Secondly, and probably most importantly, the time difference.  Most NHL games seem to start at around 7pm EST, meaning a 12am GMT start over here;  for the Western teams it is even worse, especially for me as an Oilers fan, as most games don't start here until 2/3am.  Weekend matinee games are a godsend.  But would it be such a travesty to a least devote a daytime/evening program (on a channel accessible to everyone, not just the sports channels) to showing highlights of NA sports?  From what I have heard. the Football Premiership is pretty well covered in NA, so why not vice versa?

A third factor is the length of NHL games.  At 60 minutes, it is shorter in actual playing time than any of our primary team sports, save for Cricket which goes on for up to 5 days at a time per test depending on the format.  Yet add in the ad breaks every five minutes, not to mention two lengthy intermission breaks and you are looking at a three hour run time most nights, longer than both soccer and rugby.  Broadcasters would definitely not want to take 3 hours out of their primetime TV slots to show a whole game, which brings me back to my above point about highlights shows at a reasonable hour.  Generate interest.

There is a fourth factor, the lack of British born and bred stars in the NHL and as such not allowing for a personal, emotional investment in the sport, but that is a whole topic in itself, and I will write about that, and legend Tony Hand, another day.


The Human Rake in action, London 02 Arena September 2007 - Bastard.

(Photo courtesy of me, again.)

I had the privilege of getting tickets for the London Premiere 2007 at London's incredible 02 Arena between the LA Kings and the Anaheim Ducks, and it was one of those nights I will never forget, even though I wasn't a supporter of either team.  Just to see NHL quality hockey was astounding, and the 20,000 strong sell-out crowds (both nights) would agree.  If two sellout crowds didn't open the eyes of media execs I don't know what will.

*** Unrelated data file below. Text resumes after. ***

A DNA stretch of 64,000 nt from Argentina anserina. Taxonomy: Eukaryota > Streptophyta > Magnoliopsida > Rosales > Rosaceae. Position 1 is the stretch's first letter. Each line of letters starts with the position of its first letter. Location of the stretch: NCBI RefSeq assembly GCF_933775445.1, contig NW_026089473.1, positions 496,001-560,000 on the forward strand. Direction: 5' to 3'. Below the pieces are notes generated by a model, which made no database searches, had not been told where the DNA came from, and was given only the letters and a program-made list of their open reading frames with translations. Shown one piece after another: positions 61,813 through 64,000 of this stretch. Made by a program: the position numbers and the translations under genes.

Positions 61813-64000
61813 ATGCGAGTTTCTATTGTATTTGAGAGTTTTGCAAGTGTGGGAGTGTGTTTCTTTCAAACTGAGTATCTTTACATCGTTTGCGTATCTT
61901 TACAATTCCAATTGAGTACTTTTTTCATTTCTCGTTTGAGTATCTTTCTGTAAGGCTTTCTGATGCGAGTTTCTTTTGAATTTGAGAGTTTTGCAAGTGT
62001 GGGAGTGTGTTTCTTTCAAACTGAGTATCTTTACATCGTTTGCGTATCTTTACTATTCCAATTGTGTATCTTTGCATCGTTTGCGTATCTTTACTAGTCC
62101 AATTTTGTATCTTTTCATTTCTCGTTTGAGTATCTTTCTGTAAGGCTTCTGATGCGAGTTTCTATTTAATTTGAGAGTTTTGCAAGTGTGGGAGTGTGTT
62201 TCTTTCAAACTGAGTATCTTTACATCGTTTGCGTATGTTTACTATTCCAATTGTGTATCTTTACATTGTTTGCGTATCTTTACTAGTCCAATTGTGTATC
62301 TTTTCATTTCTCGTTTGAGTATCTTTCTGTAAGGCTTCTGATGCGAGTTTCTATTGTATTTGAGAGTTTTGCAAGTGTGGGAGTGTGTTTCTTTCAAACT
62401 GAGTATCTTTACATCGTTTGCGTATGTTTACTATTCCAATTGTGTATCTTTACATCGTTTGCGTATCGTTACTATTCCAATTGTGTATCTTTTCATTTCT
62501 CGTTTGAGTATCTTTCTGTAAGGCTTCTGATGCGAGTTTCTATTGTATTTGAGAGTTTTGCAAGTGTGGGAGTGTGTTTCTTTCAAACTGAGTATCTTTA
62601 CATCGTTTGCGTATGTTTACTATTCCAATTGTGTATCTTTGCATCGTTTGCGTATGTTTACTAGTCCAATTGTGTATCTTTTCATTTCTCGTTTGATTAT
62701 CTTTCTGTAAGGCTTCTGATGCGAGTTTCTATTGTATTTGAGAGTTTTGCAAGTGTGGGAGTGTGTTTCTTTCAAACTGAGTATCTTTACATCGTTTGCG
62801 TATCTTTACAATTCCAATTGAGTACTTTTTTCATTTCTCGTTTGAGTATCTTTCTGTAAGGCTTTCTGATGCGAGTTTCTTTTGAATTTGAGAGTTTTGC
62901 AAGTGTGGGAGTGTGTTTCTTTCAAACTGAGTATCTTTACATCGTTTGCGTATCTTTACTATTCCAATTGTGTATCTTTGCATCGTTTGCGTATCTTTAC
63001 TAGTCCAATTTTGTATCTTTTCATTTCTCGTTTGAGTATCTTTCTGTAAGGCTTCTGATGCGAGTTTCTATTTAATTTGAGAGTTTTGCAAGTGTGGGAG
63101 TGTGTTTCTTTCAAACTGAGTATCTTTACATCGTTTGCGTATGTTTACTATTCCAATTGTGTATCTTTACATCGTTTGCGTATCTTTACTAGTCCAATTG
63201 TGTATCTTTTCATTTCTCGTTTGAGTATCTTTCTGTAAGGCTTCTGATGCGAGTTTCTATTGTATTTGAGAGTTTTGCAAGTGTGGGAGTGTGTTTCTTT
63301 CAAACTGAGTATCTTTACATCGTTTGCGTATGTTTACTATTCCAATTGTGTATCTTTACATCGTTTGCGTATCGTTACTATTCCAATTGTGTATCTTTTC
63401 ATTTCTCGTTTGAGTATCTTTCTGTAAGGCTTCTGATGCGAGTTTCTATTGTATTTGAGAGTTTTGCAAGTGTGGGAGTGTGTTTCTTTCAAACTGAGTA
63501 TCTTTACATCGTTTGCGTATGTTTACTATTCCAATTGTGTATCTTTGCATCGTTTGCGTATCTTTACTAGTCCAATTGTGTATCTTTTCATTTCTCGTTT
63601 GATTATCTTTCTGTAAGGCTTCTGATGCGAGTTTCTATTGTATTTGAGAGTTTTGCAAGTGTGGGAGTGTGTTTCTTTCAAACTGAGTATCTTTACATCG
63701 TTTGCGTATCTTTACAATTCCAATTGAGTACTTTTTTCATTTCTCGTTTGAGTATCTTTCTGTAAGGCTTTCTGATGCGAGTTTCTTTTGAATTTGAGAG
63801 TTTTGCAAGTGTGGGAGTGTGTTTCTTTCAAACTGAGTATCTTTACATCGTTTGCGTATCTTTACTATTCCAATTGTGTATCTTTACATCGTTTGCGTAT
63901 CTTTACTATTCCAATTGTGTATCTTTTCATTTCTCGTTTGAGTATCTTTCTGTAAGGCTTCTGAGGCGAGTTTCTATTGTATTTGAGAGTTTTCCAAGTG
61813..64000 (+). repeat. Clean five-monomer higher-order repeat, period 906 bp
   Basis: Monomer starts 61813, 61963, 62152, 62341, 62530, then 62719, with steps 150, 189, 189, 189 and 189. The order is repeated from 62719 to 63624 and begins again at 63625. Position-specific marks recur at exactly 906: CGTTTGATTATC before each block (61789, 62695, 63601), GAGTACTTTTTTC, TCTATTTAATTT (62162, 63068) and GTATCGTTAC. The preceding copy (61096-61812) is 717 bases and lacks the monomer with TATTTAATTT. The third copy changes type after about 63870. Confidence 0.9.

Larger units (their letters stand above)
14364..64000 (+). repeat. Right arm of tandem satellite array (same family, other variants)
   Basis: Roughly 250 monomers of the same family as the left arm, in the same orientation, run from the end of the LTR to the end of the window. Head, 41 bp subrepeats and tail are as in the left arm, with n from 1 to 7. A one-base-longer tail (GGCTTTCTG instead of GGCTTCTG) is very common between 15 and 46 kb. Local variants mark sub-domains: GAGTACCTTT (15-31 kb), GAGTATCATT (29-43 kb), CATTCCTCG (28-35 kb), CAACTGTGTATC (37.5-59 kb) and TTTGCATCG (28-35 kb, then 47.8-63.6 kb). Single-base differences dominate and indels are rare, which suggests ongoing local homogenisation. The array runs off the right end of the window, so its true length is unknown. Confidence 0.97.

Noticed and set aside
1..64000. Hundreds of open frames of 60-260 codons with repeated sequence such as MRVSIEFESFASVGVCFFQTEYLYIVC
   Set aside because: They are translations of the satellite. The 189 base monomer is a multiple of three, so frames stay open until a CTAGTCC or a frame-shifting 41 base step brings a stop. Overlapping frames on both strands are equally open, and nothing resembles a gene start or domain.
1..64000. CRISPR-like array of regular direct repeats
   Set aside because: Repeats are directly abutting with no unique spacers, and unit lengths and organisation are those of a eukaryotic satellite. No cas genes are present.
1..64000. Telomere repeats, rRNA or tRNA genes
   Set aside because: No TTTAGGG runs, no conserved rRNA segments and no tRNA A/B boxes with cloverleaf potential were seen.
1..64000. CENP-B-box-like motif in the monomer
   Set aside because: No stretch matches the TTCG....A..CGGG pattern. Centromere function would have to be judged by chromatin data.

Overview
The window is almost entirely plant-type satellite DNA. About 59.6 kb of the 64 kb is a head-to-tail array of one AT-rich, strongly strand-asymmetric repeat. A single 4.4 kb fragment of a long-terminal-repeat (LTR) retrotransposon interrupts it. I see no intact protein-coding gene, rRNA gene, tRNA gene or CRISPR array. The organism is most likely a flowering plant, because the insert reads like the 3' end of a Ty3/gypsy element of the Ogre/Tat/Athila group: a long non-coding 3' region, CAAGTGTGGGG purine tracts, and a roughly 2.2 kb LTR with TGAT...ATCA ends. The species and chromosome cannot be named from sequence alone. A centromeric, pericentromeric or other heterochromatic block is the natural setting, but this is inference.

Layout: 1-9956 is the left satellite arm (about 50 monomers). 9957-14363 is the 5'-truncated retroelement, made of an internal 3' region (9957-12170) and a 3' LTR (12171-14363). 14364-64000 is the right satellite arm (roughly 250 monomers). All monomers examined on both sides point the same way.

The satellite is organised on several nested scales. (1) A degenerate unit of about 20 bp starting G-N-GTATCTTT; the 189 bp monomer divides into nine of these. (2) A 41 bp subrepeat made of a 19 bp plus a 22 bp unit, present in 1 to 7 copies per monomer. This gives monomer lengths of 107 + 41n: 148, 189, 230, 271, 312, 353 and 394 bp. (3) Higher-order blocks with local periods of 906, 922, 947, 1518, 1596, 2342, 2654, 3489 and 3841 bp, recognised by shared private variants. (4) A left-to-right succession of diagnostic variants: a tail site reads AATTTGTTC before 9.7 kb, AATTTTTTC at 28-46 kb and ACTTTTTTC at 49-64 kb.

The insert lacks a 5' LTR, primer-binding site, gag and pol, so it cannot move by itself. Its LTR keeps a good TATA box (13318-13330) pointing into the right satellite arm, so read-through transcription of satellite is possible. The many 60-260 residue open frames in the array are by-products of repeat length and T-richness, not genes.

As I have mentioned on this blog before, I am praying for the announcement in the next year or two that the Oilers are coming over to Europe.  Lowe recently stated he wasn't aware he could volunteer the team for the now-annual event, but now he knows.

And so over here, as us Brits hole-up in our castles, pubs and chimneys., we wait anxiously for ice hockey to really take off.  Slowly but surely, it is.

Log In Sign Up

Log In Sign Up

Please choose a new SB Nation username and password

As part of the new SB Nation launch, prior users will need to choose a permanent username, along with a new password.

Your username will be used to login to SB Nation going forward.

I already have a Vox Media account!

Verify Vox Media account

Please login to your Vox Media account. This account will be linked to your previously existing Eater account.

Please choose a new SB Nation username and password

As part of the new SB Nation launch, prior MT authors will need to choose a new username and password.

Your username will be used to login to SB Nation going forward.

Forgot password?

We'll email you a reset link.

If you signed up using a 3rd party account like Facebook or Twitter, please login with it instead.

Forgot password?

Try another email?

Almost done,

By becoming a registered user, you are also agreeing to our Terms and confirming that you have read our Privacy Policy.

Join The Copper & Blue

You must be a member of The Copper & Blue to participate.

We have our own Community Guidelines at The Copper & Blue. You should read them.

Join The Copper & Blue

You must be a member of The Copper & Blue to participate.

We have our own Community Guidelines at The Copper & Blue. You should read them.




Choose an available username to complete sign up.

In order to provide our users with a better overall experience, we ask for more information from Facebook when using it to login so that we can learn more about our audience and provide you with the best possible experience. We do not store specific user data and the sharing of it is not required to login with Facebook.